Another related scenario is when someone–in a fit of blatant invalidation and gaslighting–feels entitled to tell you: “No, you’re not feeling X, you are obviously feeling Y and Z–and lying about it, or too stupid/crazy/low on insight/etc. to know what you are really feeling. Nobody feels X in this situation, if at all.” This can also show up as “You have no right to feel X,” possibly with attempts at guilt tripping.
In both cases, they are telling you what you should feel, and insisting that you put on a performance to their specifications, on demand. They feel entitled to decide what your reality is, and substitute their own version. They have no right to do that, even when it’s ostensibly for your | own good.
I do not owe such a person my respect and I certainly don’t owe them my friendship.
I will respect them when they respect me – and they can only do that by acknowledging me as an equal who deserves all the rights and privileges that they enjoy.
It is impossible to respect a person while denying their emotions, much less projecting your preferred ones onto them.
In all of the scenarios so far, you may have really been happy, and the other person either could not tell or did not give a fig. How likely are you to stay happy, just based on this behavior?!
Now we come to the overt bigotry, dehumanization, and objectification. Not all of this is necessarily conscious, though sometimes it is.
Some people let their prejudices dictate what other people are capable of feeling, based on perceived membership in one or more particular groups. This may be explained in terms of inherent qualities, “deficits”/”impairments”, or in terms of unavoidable oppression.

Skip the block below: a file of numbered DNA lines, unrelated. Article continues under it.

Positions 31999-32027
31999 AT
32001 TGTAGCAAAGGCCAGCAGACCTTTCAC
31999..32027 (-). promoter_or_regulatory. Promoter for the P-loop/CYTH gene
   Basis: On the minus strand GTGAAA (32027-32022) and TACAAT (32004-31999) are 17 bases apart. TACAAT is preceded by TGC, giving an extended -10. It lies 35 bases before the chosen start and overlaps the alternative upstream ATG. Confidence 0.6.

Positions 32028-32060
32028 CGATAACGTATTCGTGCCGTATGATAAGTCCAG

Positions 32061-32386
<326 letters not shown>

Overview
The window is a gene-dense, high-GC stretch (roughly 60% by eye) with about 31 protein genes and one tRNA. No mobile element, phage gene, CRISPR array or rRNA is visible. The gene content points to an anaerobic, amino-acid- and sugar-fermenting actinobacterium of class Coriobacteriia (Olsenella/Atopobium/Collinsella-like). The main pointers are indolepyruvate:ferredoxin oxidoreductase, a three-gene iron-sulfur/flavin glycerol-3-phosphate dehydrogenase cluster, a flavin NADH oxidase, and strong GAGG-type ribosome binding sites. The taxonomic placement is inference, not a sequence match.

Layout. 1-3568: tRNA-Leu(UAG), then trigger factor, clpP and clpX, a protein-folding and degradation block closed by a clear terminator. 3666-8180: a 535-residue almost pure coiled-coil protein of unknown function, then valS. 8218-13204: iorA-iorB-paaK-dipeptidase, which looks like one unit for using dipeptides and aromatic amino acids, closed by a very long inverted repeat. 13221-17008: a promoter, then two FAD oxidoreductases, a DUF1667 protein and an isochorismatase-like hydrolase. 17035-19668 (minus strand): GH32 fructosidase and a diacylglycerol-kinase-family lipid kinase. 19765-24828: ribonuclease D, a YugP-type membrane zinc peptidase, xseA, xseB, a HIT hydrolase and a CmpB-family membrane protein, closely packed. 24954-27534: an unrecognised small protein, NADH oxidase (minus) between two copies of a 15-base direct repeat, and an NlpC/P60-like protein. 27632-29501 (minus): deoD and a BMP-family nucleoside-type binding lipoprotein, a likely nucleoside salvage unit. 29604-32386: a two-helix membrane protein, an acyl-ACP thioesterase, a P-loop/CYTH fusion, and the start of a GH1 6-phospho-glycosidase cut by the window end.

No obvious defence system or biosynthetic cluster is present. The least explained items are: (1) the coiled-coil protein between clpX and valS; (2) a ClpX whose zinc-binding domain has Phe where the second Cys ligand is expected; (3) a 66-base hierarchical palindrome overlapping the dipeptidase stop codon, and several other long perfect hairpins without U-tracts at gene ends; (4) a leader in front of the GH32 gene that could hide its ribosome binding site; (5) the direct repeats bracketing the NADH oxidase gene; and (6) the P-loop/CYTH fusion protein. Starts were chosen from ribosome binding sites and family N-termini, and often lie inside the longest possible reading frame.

For example, all sorts of “inferior”, “savage” people (Black, assorted indigenous, queer, autistic, and so on) have been deemed incapable of experiencing Real Love, and a variety of other emotions. Some people still seem to cling onto this kind of crap. They’re Just Not Like Us, you know.
Autistic people are still subject to all sorts of strange and dehumanizing assumptions, which are still pushed by hate groups such as Autism Speaks.
On the possibly more distressing side of things, some of these assumptions are common enough to show up as research bias. Mike Stanton provides some other examples in Autistic skill or social deficit?. Some parents take this kind of harmful crap to extremes.
Elmindreda’s Autism does not mean… covers some of these, including:
…lack of social interest
Not knowing how to participate in social events or being prevented from participation doesn’t equate to not wanting to participate. A lot of autistic people would like to have more active social lives, and can be quite miserable over lacking it. The problems that arise are mostly related to the fundamental differences of neurologies, causing misunderstandings on both sides.
It’s also quite common for non-autistic people to shun autistic people, since they don’t get the kind of verbal and non-verbal feedback they expect from everyone. Although, in all fairness, it’s also quite common for autistic people to shun non-autistic people, since for similar reasons communication with them is usually much more demanding…
…lack of emotions
There are autistic people who report having little or no emotions, but they’re most definitely not the norm, and I personally believe that a lot of them are depressed due to the extremely common bullying and exclusion of autistic people.
However, just because we may have different emotions, or show them in different ways, doesn’t mean we feel any less. In fact, many of us seem to have far stronger emotions than most people, and some also report being hypersensitive to the emotional states of others, even if they cannot pick up the social cues that would explain them.
This belief may stem from the fact that non-autistic people often cannot read our emotions the way they’re used to be able to with others. However, emotions are inside a person; they don’t reside in one’s facial muscles. The basic rule here is to ask.
Sounds like basic respect, eh?
I could go on with this, but it’s depressing, and this is probably enough to make the point.